Horns, drums and dance. Some of the major elements of afrobeat are as simple – and complex – as samba. Perhaps this is why the style that started with an initial half-dozen or so vocal enthusiasts, has now won over a large portion of faithful São Paulo fans. Or at the very least, the revellers at Festa Fela, Safári 70 and Bafafá, and followers of the band Bixiga 70, heroes of the independent scene.
Up until now, the genre’s most memorable moment locally has been 2012’s Virada Cultural performance by Seun Kuti, son of the legendary Nigerian musician, composer, political activist and afrobeat founder Fela Kuti (1938-1997). Seun Kuti’s show drew thousands of paulistanos – and hundreds of African immigrants – to soak up afrobeat’s captivating blend of jazz, funk and West African Yaruba music.
The latest homage to afrobeat is the exhibition ‘Fela Kuti – O Design Gráfico dos LP’s’ (Fela Kuti – Album Graphic Designs). There’s a total of 41 covers on display by the artist Lemi Ghariokwu, who hails from the ‘Kalakuta Republic’, Kuti’s nickname for the communal compound where he lived with his family, friends and other musicians in Lagos, Nigeria.
Ghariokwu’s vibrant and anarchic aesthetic continues to influence the genre, from afrobeat party flyers to other musicians’ album art. Most of Kuti’s record sleeves function as illustrated political manifestos, using collage, irregular typography and handwriting. Coupled with the combative songs penned by Kuti – a staunch opponent of the authoritarian regime gripping Nigeria in the 1970s – Ghariokwu’s covers served as a counterpoint to afrobeat’s vivacious musicality.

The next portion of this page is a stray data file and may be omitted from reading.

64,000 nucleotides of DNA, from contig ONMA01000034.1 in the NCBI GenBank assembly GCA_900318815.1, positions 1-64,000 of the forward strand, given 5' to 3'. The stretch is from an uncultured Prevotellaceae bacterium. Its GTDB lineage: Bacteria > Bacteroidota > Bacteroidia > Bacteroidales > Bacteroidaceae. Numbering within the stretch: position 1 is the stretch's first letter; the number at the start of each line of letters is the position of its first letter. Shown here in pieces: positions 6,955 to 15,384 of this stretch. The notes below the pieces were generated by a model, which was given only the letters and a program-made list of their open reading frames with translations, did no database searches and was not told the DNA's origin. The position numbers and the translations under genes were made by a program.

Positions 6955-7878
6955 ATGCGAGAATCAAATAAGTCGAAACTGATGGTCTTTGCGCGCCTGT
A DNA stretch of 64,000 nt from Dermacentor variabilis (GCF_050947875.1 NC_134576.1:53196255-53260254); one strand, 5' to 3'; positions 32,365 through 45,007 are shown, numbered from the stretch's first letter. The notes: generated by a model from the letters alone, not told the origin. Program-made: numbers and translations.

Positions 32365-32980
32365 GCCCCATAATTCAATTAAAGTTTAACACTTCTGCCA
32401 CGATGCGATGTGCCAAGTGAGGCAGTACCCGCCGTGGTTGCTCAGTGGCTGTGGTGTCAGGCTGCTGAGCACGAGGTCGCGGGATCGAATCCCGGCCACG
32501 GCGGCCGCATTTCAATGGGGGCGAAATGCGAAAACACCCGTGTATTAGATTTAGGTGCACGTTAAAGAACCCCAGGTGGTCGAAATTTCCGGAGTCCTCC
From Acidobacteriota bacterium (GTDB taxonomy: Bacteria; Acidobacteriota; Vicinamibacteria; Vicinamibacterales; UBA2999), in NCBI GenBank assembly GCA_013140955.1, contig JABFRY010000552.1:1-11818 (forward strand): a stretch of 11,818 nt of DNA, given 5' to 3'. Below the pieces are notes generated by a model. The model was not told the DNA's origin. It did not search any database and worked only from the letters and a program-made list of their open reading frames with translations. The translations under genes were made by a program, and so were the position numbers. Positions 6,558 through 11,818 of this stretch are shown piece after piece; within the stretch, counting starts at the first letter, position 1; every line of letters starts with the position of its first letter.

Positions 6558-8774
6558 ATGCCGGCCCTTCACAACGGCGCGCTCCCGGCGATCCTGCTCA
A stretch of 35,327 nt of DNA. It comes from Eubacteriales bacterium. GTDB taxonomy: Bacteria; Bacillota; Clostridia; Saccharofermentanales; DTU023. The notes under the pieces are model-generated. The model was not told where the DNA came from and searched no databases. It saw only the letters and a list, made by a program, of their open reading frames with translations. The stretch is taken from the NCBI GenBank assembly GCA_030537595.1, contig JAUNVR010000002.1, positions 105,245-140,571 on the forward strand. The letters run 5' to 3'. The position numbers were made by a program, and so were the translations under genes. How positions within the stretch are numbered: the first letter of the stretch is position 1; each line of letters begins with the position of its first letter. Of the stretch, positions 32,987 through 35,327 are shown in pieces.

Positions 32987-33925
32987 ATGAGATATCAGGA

The selection will be displayed on the Museu Afro Brasil’s ground floor until 18 August (those who prefer a chronological narrative should begin at the end of the exhibition), and will also appeal to fans anxious to hear the live albums for the first time (collectors tend to battle for the rare LPs). To help contextualize Nigeria’s troubled political scene, Ghariokwu appears in a video, where he also reveals his favourite Kuti works, Before I Jump Like Monkey Give Me Banana (1976) and the incendiary Zombie (1977), the latter being the musician’s most popular album in Nigeria.
The art was donated by the Cuban ethnologist, political scientist and current Salvador resident Carlos Moore, author of the 1981 biography Fela – This Bitch of a Life (Nandyala, R$40), which Moore self-released for Brazilian readers in 2011.
Dig deeper into the genre made famous by the Nigerian musician Fela Kuti via our pick of bands, parties and blogs.
This band draws inspiration from the afrobeat of Fela Kuti, samba and Afro-Brazilian drumming, and are a standout on the São Paulo circuit. ‘Balboa da Silva’, from the band’s self-titled debut album was lauded by The Guardian as one of the global music scene’s best tracks.
Clube de Bolso
This instrumental band of Unicamp students boasts a repertoire of funk, afrobeat and Brazilian pieces.
This club night, headed by the journalist and DJ Ramiro Zwetsch, is hosted at Boteco Prato do Dia (Rua Barra Funda 34, Barra Funda, 2371 8534, botecopratododia.org).
This club night brings a diverse mix of hypnotic Moroccan gnawa music, Angolan kuduro and semba styles, and Brazilian genres like coco and boi. It’s an itinerant event, but stay in the loop about their upcoming clubnights by visiting the group’s Facebook page (facebook/bafafa.festa).
DJs Ramiro Zwetsch and Mzk’s annual event dates back to 2007, and is held close to Fela Kuti’s birthday, 15 October. Check the Facebook page for more details (pt-br.facebook.com/festa.fela).
Also created by DJ Zwetsch, Radiola Urbana (radiolaurbana.com.br) is a website featuring entire programmes dedicated solely to afrobeat and Fela Kuti.